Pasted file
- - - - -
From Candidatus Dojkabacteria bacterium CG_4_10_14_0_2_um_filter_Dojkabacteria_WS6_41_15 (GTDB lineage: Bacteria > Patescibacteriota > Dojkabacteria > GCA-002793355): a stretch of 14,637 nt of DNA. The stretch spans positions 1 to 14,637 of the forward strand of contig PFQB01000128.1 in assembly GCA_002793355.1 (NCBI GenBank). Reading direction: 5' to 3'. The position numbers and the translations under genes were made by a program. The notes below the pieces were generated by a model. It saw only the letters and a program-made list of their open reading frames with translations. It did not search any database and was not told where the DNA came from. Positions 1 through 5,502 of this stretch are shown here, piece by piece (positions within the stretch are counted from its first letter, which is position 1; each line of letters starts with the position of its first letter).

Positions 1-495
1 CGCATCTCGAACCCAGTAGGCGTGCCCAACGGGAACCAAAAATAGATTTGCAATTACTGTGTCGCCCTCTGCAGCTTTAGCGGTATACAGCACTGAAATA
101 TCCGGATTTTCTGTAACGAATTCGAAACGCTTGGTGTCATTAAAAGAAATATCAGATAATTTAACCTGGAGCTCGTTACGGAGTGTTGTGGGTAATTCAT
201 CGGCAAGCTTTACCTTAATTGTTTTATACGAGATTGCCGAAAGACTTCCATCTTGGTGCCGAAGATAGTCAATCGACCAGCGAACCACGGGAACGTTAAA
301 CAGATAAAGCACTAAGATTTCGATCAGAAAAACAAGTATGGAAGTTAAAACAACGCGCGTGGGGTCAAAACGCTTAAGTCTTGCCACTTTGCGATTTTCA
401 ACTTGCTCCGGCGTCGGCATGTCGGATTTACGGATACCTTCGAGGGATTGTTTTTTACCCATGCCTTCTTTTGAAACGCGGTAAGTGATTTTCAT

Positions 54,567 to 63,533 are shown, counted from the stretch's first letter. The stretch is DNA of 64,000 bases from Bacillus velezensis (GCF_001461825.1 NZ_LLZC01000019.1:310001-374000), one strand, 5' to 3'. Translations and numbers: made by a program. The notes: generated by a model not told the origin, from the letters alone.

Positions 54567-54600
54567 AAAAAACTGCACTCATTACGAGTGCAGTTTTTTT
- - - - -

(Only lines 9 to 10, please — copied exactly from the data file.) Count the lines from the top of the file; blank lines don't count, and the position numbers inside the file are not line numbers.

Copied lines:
Positions 54567-54600
54567 AAAAAACTGCACTCATTACGAGTGCAGTTTTTTT